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Bob Butler on the Polgooth and Elephant Fayres

In 1977 Polgooth Fayre was the first large open-air music festival in Cornwall. In 1980 it moved to St Germans and was renamed Elephant Fayre, which grew even larger. Bob Butler, as one of the main organisers, explains how both Fayres came about.



What was the background to the Polgooth Fayres?

Polgooth grew out of a series of monthly ‘events’ that I and a group of friends organised in St Ewe Village Hall, near Mevagissey. At the time I ran a wholefood shop and it became a kind of focus for those of us who were interested in exploring alternative lifestyles.

There was a high concentration of like-minded people living around St Ewe and a couple of us joined the local Village Hall committee and during 1976 and 1977 we organised some wonderfully anarchic evenings featuring music, theatre and a vast amount of free scrumpy cider. I think that just about anyone who was musically active in Cornwall at the time would have appeared at one of these shows as did theatre groups like Footsbarn. These shows were always full to bursting and it was clear that there was an appetite for something larger and more structured. This coincided with the growth of the festivals in East Anglia and I remember getting in touch with the people who ran Barsham Fayre and they had written a very inspirational book called ‘Build Another Barsham’. We used that as a blueprint for the first Polgooth Fayre which took place in August 1977.



Can you explain in what ways your lifestyles were 'alternative'? 

In the late 1960's and the 1970's Cornwall was a haven for those of us who shared a vision of an alternative lifestyle and this manifested itself in a variety of ways. There were a lot of smallholdings, and people exploring self-sufficiency, a number of wholefood shops (Goodness Gracious in St Austell and St Columb, The Granary in Truro and Falmouth), the beginnings of alternative therapies/medicines, a couple of alternative bookshops, lots of craftspeople and so on.

There was also a very active ‘arts’ scene – obviously music was important with the legacy of the early 1960’s folk boom and the network of folk clubs like Mitchell and Lostwithiel hanging on - but there were also a number of music venues springing up in odd places like Davidstow that were much more liberal in their choice of music with everything from African music to punk likely to turn up (Davidstow put on some amazing nights and I saw Stiff Little Fingers and Elvis Costello there). Theatre was very important and the legacy of Footsbarn cannot be over-emphasised. Footsbarn moved to France in the early 1970’s, but several groups were inspired by their legacy including The Barneys, Miracle Theatre and, of course, Kneehigh.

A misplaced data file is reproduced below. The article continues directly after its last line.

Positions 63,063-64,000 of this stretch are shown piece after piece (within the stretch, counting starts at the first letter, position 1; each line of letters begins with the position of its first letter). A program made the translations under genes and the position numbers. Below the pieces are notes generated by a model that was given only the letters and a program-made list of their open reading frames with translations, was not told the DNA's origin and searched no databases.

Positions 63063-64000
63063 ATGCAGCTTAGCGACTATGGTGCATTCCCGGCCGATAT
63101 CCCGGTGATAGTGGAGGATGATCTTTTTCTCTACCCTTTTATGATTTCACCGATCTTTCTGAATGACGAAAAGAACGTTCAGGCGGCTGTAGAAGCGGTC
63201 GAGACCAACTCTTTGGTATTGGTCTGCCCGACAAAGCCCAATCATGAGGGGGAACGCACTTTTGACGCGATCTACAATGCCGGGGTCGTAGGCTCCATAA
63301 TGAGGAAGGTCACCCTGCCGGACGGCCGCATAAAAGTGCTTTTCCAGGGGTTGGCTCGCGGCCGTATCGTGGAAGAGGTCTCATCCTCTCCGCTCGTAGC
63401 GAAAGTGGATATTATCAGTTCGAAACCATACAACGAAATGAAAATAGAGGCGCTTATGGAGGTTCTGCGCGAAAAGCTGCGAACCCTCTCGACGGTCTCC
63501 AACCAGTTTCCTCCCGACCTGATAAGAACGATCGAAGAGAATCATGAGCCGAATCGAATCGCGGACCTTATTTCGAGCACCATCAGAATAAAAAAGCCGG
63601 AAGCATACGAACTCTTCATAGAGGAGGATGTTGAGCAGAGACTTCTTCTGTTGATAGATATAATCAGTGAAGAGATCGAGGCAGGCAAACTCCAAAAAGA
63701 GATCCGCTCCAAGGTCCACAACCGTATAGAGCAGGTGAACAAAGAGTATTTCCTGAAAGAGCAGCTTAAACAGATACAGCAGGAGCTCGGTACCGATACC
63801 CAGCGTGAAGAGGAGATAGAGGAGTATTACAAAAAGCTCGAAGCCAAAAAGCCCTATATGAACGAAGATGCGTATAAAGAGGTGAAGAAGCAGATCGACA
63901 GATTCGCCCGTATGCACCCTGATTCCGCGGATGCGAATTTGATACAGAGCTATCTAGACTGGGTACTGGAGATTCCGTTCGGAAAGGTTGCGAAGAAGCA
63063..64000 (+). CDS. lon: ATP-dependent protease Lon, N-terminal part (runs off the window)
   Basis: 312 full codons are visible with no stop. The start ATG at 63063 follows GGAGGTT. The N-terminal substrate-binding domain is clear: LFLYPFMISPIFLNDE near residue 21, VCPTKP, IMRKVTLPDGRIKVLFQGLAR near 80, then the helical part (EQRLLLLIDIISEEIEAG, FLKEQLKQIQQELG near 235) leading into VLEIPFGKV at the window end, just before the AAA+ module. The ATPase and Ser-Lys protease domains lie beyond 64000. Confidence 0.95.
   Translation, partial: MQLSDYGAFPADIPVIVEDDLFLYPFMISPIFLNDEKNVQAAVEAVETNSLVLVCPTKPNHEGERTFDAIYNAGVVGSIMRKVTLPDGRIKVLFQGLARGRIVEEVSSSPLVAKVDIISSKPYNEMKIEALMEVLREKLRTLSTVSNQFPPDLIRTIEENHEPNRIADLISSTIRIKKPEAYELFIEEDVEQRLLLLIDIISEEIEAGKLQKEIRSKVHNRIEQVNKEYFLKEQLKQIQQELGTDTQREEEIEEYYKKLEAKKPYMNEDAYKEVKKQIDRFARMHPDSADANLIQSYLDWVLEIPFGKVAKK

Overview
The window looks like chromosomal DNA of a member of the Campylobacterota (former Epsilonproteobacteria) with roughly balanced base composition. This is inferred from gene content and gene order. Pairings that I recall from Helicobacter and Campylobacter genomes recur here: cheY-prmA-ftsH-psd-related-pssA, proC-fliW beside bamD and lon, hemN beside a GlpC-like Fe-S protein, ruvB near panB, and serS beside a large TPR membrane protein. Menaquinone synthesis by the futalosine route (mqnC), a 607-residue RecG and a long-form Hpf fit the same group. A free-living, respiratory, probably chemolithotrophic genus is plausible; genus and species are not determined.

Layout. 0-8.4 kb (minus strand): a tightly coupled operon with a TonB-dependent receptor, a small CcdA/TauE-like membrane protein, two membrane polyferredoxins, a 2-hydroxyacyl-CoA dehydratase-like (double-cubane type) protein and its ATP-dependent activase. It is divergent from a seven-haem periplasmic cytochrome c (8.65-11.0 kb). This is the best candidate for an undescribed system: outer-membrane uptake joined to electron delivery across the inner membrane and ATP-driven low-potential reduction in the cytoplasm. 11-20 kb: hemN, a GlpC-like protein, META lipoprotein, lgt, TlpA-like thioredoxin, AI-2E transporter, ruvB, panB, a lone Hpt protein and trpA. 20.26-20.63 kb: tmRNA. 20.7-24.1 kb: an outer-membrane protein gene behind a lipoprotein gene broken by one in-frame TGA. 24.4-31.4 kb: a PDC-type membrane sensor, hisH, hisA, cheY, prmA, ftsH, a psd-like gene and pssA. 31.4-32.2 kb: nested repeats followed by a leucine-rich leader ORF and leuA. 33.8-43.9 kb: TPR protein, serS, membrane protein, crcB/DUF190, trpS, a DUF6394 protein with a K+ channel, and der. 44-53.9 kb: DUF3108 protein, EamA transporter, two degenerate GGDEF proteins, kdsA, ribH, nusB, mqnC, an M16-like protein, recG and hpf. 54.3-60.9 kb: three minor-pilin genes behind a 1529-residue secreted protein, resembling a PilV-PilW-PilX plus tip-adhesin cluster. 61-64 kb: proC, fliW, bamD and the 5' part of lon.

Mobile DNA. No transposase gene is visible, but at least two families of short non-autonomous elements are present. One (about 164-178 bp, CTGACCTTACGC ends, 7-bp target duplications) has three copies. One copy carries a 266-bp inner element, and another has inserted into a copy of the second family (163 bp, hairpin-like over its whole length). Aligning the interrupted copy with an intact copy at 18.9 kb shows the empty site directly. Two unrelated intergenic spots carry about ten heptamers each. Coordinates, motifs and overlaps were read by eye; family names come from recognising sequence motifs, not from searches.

There was a high concentration of this energy and activity in the mid Cornwall area around Mevagissey, St Ewe and St Austell and a whole community living in and round Heligan Woods. Musicians Mick Bennett and Pete Berryman lived in Heligan at various times and Ralph McTell bought a house close by in London Apprentice. Polgooth Fayre was very much rooted in this community and we tried to harness all these strands to make a statement about a viable alternative lifestyles.

As far as I know it was the first festival of its kind in Cornwall but it was inspired by similar ‘lifestyle’ festivals in other parts of the country, particularly those that had been held in East Anglia. The nearest similar festival was Hood Fair which was held annually in Staverton, near Totnes. Some people in Penzance had organised a Festival of Fools – a touring international theatre festival – but this was very much concerned with physical theatre and tomfoolery and was more or less an extension of Footsbarn.

As well as this rural idealism there was also a libertarian political current underpinning this movement and this was articulated by a group in Truro called the Diggers of Albion. The Diggers were led by a remarkable guy called Dave Faulks (?) who was always known as Digger Dave. Dave was a master at propaganda – if you wanted something printed for next to nothing Dave was your man – he produced all the programmes and newsletters for Polgooth.


Can you describe the Polgooth festivals themselves ?

We managed to persuade a local farmer, Percy Littlejohn, to rent us a couple of fields in the Polgooth Valley near St Austell. The first event ran over just a single day and into the evening and was very unambitious. I honestly can’t remember too much about it, but it attracted 500 or so people and we covered our costs. In those days that represented a significant achievement – so we decided to form a co-operative and work on something more adventurous for the following year. In 1978 we went for a two day event with overnight camping and a much bigger budget. That year we had a whole load of stuff going on - music, theatre, puppetry, crafts, inflatables, aikido, animals and a great kids area. Musically we had Wizz Jones, Clive Palmer & Bob Deveraux, Nigel Mazlyn Jones, Tony Hazzard, Roger Moss, Chris Ridley as well as a whole bunch of bands like the Brainiac 5 and Smack. FootsBarn played and we had some wonderful theatre companies like Friends Roadshow and The Barneys. We attracted a couple of thousand people and it was a great weekend all round.